In Frank Capras holiday film, Its A Wonderful Life, a guardian angel walks into a bar and asks for mulled wine heavy on the cinnamon, easy on the cloves. For many, hot wine, which would be unthinkable in any other season, is a heavenly drink at this time of year.
It has been a wintry favourite for a long time with almost as names as it has recipes: glögg in Scandinavia, gluhwein in Austria, a bishop in England when made with port, and the Medieval drinks of Clarrey which included honey and spices, Caudell which was thickened with eggs and Ypocras which comes closest to the mulled wine or cider we know today.
However the drink is made, the spices always include the highly aromatic ones common in Britain and Northern Europe hundreds of years ago: cinnamon, nutmeg, ginger, allspice, mace, perhaps cardamom and a citrus peel. Honey or sugar is often added for a sweeter drink but these arent always used. What used to be a common drink, however, now seems exoctic. Although fancy packaging has made the ingredients in mulled wine spice sachets seem esoteric and expensive; most of us probably have everthing we need on our spice shelves.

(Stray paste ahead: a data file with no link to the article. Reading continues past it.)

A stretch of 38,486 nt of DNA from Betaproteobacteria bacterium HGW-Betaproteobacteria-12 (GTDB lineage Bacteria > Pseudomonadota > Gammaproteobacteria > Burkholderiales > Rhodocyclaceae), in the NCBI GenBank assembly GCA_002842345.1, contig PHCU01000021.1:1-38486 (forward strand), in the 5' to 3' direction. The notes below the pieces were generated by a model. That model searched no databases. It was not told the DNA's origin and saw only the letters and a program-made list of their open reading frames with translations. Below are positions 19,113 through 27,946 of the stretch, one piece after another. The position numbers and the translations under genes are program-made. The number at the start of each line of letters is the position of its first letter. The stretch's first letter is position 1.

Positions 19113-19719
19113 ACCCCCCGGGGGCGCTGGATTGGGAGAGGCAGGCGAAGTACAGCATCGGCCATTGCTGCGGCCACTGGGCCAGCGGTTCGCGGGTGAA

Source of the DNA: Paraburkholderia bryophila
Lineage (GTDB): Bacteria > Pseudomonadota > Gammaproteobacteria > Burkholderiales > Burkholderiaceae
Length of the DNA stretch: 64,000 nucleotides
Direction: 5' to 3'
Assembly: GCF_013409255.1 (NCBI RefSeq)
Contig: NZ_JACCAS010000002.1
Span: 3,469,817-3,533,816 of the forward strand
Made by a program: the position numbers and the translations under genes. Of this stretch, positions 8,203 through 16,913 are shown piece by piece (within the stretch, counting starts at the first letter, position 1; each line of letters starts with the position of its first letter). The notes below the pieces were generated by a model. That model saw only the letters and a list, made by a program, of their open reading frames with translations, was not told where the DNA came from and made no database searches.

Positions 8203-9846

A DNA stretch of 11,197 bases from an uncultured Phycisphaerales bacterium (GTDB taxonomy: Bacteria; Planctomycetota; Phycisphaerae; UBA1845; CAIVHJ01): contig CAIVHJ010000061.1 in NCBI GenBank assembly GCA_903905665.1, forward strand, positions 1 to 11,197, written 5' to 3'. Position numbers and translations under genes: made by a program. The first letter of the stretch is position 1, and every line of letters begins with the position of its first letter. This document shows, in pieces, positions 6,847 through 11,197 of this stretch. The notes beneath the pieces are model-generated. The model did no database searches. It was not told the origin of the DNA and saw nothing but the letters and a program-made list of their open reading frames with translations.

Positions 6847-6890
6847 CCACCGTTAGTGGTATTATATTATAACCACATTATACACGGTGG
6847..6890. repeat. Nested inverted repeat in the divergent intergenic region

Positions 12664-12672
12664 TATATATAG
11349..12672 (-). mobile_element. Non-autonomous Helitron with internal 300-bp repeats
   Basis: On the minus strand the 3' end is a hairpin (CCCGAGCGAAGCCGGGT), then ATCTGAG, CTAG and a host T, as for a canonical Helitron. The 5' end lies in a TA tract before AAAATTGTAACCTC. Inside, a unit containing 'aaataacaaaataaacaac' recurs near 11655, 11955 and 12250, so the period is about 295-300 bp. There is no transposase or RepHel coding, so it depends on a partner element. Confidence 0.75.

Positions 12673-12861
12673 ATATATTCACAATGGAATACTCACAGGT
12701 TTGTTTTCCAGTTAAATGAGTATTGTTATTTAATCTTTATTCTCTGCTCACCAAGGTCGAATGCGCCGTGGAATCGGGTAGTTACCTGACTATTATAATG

You can experiment with the spices mentioned above but a typical recipe for mulled wine would be a tablespoon of honey or sugar, a stick of cinnamon, and a large pinch each of ginger, nutmeg, mace, cloves and cardamom for each cup of wine or cider or even apple juice. Fortunately the wine does not have to be expensive. Most red depanneur plonk works quite nicely thank you.
It is important not to boil the wine, but simply heat the spices in the wine over a low heat and stir occasionally until the sugar or honey is completely dissolved. For a clearer drink, strain the hot wine through a coffee filter before serving. As you raise a glass, you might consider proffering this heart-warming toast:
Beaujolais, Beaujolais, appellation controllée
Beaujolais est jolie, parfumé et chaud
Bon santé et cheerio.